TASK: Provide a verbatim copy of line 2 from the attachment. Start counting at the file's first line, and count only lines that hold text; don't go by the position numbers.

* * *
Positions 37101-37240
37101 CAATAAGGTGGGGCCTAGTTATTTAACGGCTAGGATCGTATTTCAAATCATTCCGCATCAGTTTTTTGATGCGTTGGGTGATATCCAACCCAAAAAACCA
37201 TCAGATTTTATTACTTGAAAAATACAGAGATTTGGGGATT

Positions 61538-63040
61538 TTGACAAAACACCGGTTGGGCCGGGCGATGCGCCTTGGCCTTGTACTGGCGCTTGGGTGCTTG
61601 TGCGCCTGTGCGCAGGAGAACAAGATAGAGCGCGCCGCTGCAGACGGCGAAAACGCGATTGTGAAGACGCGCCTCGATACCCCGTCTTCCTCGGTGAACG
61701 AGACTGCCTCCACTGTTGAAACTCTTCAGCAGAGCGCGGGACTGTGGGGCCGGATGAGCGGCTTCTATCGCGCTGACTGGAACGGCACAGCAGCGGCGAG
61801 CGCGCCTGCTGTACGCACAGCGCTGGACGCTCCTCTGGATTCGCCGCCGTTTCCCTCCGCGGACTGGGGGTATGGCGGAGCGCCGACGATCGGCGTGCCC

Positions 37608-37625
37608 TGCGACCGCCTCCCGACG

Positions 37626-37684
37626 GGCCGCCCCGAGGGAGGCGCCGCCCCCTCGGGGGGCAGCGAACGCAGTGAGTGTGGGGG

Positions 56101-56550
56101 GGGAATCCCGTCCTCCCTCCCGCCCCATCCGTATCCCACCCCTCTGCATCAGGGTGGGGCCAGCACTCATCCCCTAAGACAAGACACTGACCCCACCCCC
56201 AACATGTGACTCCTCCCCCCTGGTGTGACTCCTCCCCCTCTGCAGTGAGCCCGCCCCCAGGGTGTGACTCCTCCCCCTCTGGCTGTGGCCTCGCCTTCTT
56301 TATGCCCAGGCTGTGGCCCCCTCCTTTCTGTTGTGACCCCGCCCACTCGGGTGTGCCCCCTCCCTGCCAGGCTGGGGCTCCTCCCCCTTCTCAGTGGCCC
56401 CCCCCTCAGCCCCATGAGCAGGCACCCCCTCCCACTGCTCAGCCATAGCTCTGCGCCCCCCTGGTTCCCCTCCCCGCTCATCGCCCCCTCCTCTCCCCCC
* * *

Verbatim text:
37101 CAATAAGGTGGGGCCTAGTTATTTAACGGCTAGGATCGTATTTCAAATCATTCCGCATCAGTTTTTTGATGCGTTGGGTGATATCCAACCCAAAAAACCA